The world's official timekeeper has decided to prolong the year -- by one full second, to be precise.
Eager to see the back end of 2008? Be forewarned: the world's official timekeeper has decided to prolong the year -- by one full second, to be precise.
Which means a Champagne-soaked countdown to 2009 something like this: "...THREE, TWO, ONE-AND-A-HALF, ONE... Happy New Year!"
The extra second was mandated by the International Earth Rotation and Reference Systems Service (IERS) in Paris, and is not to be taken lightly.
Satellites that orbit at speeds calculated in kilometres (miles) per second, the Internet, global positioning systems -- all depend on knowing exactly what time it is.
IERS head Daniel Gambis announced the time-stretching measure in July in a letter addressed to "authorities responsible for the measurement and distribution of time".
That would be the white-robed guardians of the 200-odd ultra-accurate atomic clocks scattered in national time temples around the globe.
"The last adjustment dates to 2005, and the next could happen in 2012 or 2013," Gambis told AFP.
Leap days occur once every four years because it takes 365 days plus six hours for our planet to complete an orbit around the Sun.
Butleap seconds are added strictly on a case-by-case basis, depending on need. This year's will be the 24th bonus second since the practice was initiated in 1972.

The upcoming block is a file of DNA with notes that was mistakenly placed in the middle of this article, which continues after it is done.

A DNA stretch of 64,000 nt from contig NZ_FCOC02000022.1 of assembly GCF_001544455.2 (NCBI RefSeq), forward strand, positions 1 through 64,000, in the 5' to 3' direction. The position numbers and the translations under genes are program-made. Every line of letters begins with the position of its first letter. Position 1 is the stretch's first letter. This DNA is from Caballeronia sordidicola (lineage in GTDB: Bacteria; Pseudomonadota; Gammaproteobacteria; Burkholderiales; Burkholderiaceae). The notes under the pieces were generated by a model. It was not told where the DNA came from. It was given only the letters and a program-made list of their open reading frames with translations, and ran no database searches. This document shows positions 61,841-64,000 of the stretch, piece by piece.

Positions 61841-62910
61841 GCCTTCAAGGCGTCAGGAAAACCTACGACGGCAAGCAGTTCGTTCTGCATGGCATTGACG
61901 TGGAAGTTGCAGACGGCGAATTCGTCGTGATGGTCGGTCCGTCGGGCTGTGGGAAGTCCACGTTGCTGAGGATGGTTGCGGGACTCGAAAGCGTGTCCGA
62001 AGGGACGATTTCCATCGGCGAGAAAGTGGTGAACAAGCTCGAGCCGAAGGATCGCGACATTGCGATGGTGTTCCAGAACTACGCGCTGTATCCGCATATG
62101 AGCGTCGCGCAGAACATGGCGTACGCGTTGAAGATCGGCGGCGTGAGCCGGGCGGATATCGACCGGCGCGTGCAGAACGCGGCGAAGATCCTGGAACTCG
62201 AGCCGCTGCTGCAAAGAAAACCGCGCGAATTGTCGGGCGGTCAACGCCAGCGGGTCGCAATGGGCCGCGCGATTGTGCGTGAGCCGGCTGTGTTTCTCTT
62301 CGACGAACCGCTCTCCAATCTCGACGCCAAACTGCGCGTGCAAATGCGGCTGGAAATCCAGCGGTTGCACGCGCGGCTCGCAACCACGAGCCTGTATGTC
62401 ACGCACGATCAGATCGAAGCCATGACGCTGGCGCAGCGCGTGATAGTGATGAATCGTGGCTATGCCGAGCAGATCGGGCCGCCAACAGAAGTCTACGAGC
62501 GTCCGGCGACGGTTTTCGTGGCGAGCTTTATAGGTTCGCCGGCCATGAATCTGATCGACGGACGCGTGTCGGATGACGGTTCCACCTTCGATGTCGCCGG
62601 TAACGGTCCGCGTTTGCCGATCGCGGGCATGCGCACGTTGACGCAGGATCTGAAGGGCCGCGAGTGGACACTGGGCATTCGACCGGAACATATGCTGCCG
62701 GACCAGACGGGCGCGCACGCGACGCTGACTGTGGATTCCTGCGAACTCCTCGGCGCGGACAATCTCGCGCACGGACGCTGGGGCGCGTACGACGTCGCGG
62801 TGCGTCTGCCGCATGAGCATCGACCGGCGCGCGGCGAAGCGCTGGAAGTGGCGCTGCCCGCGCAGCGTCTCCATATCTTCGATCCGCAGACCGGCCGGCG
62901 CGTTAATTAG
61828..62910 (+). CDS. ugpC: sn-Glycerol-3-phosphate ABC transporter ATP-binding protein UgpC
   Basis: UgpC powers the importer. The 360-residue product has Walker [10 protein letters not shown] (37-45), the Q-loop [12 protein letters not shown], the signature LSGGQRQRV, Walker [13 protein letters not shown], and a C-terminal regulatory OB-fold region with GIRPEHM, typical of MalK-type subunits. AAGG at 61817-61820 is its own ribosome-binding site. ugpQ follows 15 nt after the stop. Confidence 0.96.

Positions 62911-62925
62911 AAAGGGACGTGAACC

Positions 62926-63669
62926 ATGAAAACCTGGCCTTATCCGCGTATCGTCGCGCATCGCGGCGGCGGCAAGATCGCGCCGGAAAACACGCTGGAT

The sleight-of-clock is necessary to reconcile two different time scales.
One is established by the atomic time pieces, which are accurate to billionth of a second per day.
The other is based on Earth's imperfect rotation on its own axis.
The two get out of sync because the planet's spin is affected by a host of slightly fluctuating variables, including solar and lunar gravity, the movement of the tides, solar wind, space dust and magnetic storms.
Even global warming has gotten into the act because melting ice caps have an impact too.
And so, at exactly 23:59:59 Greenwich Mean Time (GMT) -- or Coordinated Universal Time (UTC), to the scientifically literate -- on December 31, the world's clocks will add a beat to their metronomic tick tick tock.
leap seconds: 闰秒（为确保协调世界时与世界时相差不会超过0.9秒，在有需要的情况下会在协调世界时内加上正或负一整秒。这一技术措施就称为闰秒。是否加入闰秒由位于巴黎的国际地球自转事务中央局决定，在格里的每年的6月或12月的最后一天的最后一分钟进行跳秒或不跳秒，也就是说每年的这两个一分钟并不就是等于60秒，而是在60秒上下变化）
（英语点津 Helen 编辑）